FDA Panel Split On Diet Pill Meridia
Federal health advisers delivered a split opinion Wednesday on whether to withdraw the diet pill Meridia due to evidence that it increases heart attack and stroke, with half voting to ban it and the others favoring new warnings and restricted distribution.
A panel of Food and Drug Administration advisers voted 8-8 on whether to allow continued marketing of the drug by drugmaker Abbott Laboratories. Earlier this year, European regulators banned the drug after the safety issues were raised.
Meridia has been sold since 1997, but data released in November showed patients with pre-existing heart disease were more likely to suffer traumatic heart attacks and strokes than patients taking a dummy pill. European regulators withdrew the drug in January based on the results, but the FDA wanted to seek the input of its advisers before making a decision.
Meridia is one of only three prescription drugs currently approved for weight loss.
The drug’s benefits and risks present the FDA with a classic drug safety choice: whether to try to limit the use of the drug to patients who are likely to benefit, or recall it from the market and prevent any harm.
The agency is not required to follow the group’s advice, and deputy director Dr. Eric Coleman offered little insight into how the FDA would interpret the panel’s split vote.
“It certainly doesn’t make things easier for us. You have to go back and dissect what people said and why they voted the way they did and then take it from there,” Coleman told reporters after the meeting.
Nearly all of Wednesday’s discussion centered on results from a 10,000-patient study released last year, which showed patients with heart disease taking Meridia had a more than 11 percent risk of cardiovascular risks compared with 10 percent of those taking a placebo.
The study was designed to show that weight loss with Meridia led to improved outcomes for patients with heart disease, diabetes or both.
Because the study failed to show those benefits, some panelists questioned the rationale for keeping it on the market, considering its modest weight loss benefits. On average, patients lost 5 pounds while taking the drug and about 30 percent of patients achieved lasting weight loss while on the drug.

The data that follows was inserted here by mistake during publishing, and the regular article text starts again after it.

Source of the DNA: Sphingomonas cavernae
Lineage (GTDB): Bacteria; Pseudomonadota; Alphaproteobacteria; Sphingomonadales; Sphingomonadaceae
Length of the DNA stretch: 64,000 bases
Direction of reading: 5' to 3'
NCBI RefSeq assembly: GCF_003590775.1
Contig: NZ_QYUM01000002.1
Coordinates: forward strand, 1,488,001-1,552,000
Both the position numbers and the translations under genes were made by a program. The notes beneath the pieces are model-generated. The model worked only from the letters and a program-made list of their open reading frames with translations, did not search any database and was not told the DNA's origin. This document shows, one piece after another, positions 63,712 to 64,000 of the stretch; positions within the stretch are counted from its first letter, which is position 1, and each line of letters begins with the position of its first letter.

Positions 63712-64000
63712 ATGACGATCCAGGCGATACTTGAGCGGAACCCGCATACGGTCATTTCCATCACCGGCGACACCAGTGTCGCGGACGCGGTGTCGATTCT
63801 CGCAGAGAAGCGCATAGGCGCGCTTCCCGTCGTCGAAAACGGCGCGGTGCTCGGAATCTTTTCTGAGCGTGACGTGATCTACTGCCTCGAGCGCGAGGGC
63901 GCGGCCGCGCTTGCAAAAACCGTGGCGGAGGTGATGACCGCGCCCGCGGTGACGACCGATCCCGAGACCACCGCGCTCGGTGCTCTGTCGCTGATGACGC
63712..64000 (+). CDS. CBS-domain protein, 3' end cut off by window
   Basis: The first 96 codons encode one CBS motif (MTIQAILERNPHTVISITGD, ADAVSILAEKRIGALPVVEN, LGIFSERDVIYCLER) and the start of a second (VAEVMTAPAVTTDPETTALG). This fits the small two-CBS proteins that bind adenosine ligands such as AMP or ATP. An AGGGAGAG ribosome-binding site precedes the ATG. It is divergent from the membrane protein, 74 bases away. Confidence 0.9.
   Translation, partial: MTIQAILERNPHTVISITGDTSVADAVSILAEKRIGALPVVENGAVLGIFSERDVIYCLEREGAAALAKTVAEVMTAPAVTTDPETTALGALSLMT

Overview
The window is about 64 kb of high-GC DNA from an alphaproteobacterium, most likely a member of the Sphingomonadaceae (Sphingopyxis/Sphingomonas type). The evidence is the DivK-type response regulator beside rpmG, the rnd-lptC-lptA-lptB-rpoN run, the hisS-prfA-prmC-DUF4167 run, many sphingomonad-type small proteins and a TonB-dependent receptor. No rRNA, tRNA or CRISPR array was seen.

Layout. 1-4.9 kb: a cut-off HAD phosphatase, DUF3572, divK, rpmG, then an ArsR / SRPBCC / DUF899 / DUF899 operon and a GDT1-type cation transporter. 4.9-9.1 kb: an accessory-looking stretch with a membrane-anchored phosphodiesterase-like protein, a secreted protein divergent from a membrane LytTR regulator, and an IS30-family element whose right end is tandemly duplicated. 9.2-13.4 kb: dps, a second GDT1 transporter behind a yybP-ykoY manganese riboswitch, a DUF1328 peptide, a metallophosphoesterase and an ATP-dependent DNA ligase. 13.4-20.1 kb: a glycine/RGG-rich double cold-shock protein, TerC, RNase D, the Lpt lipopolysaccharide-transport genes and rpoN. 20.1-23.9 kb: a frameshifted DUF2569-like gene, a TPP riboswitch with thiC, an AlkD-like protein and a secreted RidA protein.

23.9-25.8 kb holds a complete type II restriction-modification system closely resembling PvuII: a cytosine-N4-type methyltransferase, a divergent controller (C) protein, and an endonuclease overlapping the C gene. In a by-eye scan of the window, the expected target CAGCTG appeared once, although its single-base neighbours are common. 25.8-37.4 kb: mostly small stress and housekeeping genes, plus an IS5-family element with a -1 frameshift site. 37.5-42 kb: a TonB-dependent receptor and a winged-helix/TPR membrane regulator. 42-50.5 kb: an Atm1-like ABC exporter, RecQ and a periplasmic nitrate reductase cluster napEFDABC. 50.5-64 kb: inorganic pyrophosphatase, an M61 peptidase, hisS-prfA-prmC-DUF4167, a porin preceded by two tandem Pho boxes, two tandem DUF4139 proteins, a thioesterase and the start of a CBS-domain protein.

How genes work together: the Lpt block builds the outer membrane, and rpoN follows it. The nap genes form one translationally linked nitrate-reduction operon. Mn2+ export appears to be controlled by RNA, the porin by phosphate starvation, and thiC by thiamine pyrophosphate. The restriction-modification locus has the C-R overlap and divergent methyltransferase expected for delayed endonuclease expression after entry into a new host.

“We do make the assumption that weight loss is beneficial and that it translates into clinical benefits, but we’re not presented with those here,” said Dr. Katherine Flegal, of the Centers for Disease Control and Prevention. “On the whole, there are not the benefits that justify the risks.”
Flegal was one of eight panelists who voted to remove the drug from the market. Six voted to leave the drug on the market but add a boxed warning label and limit prescribing to select doctors. Two other panelists said the drug could be left on the market with only a labeling change.
Panelists who favored continued marketing of the drug said there are health benefits from weight loss that didn’t show up in the study of heart outcomes.
“I think that just because we didn’t measure the benefits scientifically doesn’t mean they don’t exist,” said Dr. Jessica Henderson of Western Oregon University. “I don’t think a consumer’s right to have that treatment should be taken away just because the scientists didn’t do their job.”
Meridia is not widely used in the U.S., with a steep decline in prescriptions in recent years. About 283,000 prescriptions for it were filled last year, just more than half the number in 2005. The typical patient stays on the drug for only about 50 days, according to FDA figures. Eighty percent of users are middle-aged women.
Abbott said in a statement after the meeting that Meridia “is an important option for patients and physicians to treat a serious condition for which there are few treatment options currently available.”
The company laid out a multi-pronged plan for managing Meridia’s safety risks, including new warning labels and instructions for doctors to stop prescribing the drug if patients don’t respond within two or three months.
But FDA staffers said this strategy wouldn’t necessarily address Meridia’s risks, because most patients use the drug for less than two months.
Weight loss drugs have long been plagued by negative side effects – particularly heart problems. In the same year Meridia was approved, Wyeth’s diet drug combination, fen-phen, was pulled off the market because of links to heart-valve damage and lung problems.
The FDA is reviewing a new generation of diet pills. On Thursday, the same FDA panel will review a new weight loss pill from Arena Pharmaceuticals. Analysts have speculated that the drug, lorcaserin, would coast to an easy FDA approval because of its safety profile. But an FDA review released earlier this week highlighted potential safety issues including heart valve disease, depression and malignant tumors seen in animal studies.
(Copyright 2010 by The Associated Press. All Rights Reserved.)